I had a 40th grade school reunion about a week ago. A few traveled from out of state: all the way from California and two from Texas. Several drove hours from Illinois and the outskirts of Missouri. It was nice that those who came made the effort.
I personally was impressed with one classmate. One who was bullied—it wasn’t called that back then, but that’s what it was… I feel shame for not being brave enough to have put an end to it. Or for not truly being her friend. I was kind of dumb.
I think about my own kids and how they were brave enough to help the underdog. I thank God that I at least taught them better. I found out years later that my own baby had been picked on in high school… she never told me then. But talk about a heart breaker.
I’m not a poet, so my critique friends gave me a few tips. Thank you.
This poem could be for my daughter too, but I wrote it for my classmate.
I could never be that brave.
Day after day after day
Ugly words slapping her face.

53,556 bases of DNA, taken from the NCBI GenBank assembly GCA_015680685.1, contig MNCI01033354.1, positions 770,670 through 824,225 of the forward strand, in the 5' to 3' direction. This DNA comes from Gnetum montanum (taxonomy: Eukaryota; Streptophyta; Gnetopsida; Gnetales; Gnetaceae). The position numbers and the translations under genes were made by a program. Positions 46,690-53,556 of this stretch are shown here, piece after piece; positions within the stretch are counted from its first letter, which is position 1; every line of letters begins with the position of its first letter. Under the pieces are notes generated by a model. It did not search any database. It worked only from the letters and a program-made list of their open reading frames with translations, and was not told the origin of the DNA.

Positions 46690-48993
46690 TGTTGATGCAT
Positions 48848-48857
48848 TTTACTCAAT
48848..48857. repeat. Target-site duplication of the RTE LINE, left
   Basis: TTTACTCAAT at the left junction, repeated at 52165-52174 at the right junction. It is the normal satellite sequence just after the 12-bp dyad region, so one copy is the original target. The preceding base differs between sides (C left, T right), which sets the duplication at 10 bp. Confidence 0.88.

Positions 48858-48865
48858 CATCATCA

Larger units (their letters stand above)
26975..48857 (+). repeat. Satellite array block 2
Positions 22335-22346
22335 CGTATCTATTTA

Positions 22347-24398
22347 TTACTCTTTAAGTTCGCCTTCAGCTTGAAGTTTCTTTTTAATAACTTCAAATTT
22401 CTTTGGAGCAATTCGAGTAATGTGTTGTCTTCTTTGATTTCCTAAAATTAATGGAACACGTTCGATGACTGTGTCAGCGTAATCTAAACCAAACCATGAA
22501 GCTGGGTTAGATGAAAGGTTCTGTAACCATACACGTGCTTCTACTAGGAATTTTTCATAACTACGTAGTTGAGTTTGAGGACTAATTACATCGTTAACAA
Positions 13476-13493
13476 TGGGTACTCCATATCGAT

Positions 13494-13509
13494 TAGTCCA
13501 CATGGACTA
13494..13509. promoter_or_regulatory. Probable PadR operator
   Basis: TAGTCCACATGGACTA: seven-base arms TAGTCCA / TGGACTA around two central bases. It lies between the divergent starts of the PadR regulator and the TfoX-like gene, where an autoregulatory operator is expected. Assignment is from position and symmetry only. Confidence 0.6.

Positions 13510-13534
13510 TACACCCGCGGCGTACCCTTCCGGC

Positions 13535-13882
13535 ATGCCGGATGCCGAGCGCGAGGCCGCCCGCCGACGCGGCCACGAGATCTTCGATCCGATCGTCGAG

Nearly everyone participated
in some shape or form.
I don’t know how
she held her head high.
“Sticks and stones may break my bones,
but words will never hurt me.”
They hurt me just watching.
I wasn’t brave.
I didn’t stand up and
say, “Stop it. Leave her alone.”
Darkness settled near me, I feared I’d be next.
No, I wasn’t brave.
I wondered when she got home
from school whether she dreamed
of a better life. Did she write in her diary
who she hated, anger filling page after page?
Or were the pages soaked
from tears spilling out, endlessly?
Because sticks and stones…
words do hurt.
There are choices
wallow in self-pity, or pick up
all the pieces and put yourself back together again.
Make a difference in the world.
To be so brave.
I’ve always admired
and will always admire
her beauty, her strength